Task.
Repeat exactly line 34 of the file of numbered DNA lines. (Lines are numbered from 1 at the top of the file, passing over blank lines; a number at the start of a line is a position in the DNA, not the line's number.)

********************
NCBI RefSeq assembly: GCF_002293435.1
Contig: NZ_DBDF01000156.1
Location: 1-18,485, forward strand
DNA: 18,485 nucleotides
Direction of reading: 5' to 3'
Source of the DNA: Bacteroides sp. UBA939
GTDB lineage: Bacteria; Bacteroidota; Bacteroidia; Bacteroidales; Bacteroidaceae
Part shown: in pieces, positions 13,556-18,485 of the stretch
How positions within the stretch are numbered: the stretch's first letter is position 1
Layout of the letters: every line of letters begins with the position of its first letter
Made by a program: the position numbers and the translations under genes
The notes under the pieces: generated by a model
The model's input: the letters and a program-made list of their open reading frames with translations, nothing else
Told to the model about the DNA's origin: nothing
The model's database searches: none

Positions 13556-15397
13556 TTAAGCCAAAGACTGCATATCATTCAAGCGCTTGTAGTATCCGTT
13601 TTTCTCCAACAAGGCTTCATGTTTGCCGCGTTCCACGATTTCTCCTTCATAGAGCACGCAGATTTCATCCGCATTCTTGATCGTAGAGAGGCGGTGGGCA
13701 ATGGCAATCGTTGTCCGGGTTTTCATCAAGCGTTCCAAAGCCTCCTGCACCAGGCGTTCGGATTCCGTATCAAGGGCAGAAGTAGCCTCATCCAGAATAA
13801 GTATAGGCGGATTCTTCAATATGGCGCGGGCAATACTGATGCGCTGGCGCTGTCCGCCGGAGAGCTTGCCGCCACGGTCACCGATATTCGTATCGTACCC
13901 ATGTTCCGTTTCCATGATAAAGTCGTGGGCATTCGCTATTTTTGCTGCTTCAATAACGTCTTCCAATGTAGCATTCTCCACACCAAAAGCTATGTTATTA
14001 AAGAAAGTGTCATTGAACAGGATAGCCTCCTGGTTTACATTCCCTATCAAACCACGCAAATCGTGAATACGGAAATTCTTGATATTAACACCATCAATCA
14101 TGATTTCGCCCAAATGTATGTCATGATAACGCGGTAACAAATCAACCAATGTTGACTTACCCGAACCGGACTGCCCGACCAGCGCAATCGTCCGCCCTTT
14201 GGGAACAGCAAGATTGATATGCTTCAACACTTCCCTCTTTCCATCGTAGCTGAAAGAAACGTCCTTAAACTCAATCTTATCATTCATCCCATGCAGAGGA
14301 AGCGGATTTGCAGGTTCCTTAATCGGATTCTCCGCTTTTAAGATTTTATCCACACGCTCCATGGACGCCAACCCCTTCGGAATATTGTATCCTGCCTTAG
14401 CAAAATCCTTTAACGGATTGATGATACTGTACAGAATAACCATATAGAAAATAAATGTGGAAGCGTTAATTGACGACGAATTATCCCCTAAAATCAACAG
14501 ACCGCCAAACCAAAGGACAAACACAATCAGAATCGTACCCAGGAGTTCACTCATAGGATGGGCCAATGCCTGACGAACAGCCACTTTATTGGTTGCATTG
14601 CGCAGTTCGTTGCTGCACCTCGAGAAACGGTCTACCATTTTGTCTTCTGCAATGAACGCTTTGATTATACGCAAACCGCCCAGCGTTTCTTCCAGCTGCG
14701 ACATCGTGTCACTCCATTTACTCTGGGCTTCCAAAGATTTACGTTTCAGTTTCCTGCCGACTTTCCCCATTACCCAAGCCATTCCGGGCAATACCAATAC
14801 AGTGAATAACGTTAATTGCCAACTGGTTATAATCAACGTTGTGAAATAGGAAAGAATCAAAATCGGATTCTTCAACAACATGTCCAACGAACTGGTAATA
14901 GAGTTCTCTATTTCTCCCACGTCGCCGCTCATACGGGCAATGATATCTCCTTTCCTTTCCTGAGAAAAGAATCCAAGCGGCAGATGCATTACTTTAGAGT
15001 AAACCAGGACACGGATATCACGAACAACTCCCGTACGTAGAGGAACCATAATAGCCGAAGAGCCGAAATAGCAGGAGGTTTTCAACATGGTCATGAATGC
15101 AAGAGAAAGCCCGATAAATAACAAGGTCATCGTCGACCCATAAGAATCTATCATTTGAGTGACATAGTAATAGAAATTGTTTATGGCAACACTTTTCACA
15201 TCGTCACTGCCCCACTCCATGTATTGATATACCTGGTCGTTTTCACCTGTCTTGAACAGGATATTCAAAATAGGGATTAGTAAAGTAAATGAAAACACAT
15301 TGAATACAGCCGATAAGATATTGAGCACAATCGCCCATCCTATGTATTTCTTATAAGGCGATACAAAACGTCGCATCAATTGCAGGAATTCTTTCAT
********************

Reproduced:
15201 TCGTCACTGCCCCACTCCATGTATTGATATACCTGGTCGTTTTCACCTGTCTTGAACAGGATATTCAAAATAGGGATTAGTAAAGTAAATGAAAACACAT